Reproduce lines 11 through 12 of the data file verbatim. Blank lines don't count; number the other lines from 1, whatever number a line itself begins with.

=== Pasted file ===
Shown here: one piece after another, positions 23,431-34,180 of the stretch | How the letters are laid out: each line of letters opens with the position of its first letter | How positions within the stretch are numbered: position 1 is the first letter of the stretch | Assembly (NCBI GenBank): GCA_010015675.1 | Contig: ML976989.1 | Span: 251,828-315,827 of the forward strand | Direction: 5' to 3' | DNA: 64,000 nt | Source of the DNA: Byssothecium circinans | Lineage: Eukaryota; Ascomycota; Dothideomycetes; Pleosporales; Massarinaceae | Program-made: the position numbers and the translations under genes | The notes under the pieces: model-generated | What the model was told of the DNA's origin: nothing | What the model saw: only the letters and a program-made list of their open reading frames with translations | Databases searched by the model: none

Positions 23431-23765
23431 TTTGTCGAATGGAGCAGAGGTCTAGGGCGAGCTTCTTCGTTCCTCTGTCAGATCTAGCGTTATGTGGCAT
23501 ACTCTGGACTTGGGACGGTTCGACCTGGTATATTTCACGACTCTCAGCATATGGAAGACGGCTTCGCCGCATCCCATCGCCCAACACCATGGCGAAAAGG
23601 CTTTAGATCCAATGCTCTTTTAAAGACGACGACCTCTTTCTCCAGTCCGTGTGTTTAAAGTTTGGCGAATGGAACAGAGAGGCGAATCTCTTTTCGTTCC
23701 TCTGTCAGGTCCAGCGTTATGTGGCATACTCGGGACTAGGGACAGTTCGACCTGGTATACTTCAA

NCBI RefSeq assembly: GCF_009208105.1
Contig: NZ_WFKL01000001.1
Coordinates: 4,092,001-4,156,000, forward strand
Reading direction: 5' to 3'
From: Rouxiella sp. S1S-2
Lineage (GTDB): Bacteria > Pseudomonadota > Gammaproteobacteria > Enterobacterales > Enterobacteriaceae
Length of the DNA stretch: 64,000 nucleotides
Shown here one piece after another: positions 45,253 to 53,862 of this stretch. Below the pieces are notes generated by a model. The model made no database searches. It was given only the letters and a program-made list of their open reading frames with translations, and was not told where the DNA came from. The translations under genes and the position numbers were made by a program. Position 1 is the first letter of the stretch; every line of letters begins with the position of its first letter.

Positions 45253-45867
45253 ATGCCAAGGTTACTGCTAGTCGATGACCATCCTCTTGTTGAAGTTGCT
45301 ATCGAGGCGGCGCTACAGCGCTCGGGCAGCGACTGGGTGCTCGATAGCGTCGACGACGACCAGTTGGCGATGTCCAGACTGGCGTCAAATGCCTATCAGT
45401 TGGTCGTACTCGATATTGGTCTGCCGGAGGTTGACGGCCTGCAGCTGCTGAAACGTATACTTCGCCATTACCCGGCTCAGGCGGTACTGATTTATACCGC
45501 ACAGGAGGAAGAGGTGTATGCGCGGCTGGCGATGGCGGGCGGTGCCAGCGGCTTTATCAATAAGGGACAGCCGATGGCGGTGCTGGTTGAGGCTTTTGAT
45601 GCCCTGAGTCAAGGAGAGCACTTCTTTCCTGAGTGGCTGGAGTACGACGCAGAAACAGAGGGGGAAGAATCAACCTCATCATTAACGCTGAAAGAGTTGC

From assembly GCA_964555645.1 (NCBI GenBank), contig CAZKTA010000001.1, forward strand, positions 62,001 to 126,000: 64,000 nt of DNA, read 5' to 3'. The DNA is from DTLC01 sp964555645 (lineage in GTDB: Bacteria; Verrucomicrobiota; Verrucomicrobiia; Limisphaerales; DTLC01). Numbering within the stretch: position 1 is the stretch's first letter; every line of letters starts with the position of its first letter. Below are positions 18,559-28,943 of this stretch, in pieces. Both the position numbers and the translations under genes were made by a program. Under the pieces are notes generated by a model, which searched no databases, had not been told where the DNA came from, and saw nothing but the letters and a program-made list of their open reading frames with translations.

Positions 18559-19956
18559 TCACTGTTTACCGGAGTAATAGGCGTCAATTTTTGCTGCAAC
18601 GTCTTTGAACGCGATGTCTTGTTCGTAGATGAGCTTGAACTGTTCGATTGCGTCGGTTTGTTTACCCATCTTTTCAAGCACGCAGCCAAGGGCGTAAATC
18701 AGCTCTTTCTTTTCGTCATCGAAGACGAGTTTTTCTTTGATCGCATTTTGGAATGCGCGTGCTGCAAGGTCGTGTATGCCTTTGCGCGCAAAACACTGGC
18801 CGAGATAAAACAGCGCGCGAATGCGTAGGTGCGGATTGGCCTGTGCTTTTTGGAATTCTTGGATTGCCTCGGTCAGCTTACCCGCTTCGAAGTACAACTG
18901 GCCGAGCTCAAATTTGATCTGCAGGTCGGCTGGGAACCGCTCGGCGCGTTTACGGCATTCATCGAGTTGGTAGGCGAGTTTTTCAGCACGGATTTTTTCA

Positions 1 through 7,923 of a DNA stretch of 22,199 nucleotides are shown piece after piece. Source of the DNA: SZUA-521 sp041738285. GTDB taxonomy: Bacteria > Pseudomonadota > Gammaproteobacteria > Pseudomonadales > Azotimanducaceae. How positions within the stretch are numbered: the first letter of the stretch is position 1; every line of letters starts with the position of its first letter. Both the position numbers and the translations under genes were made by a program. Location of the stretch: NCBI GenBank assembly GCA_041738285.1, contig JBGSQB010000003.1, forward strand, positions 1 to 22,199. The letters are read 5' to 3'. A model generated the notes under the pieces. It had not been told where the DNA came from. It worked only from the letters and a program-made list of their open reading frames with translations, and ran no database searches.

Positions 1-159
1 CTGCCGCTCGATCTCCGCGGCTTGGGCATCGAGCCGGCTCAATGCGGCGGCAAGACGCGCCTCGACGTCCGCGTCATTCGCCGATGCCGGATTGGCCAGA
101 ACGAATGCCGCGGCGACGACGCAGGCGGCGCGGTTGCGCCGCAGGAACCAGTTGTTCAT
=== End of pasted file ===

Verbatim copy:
From: Rouxiella sp. S1S-2
Lineage (GTDB): Bacteria > Pseudomonadota > Gammaproteobacteria > Enterobacterales > Enterobacteriaceae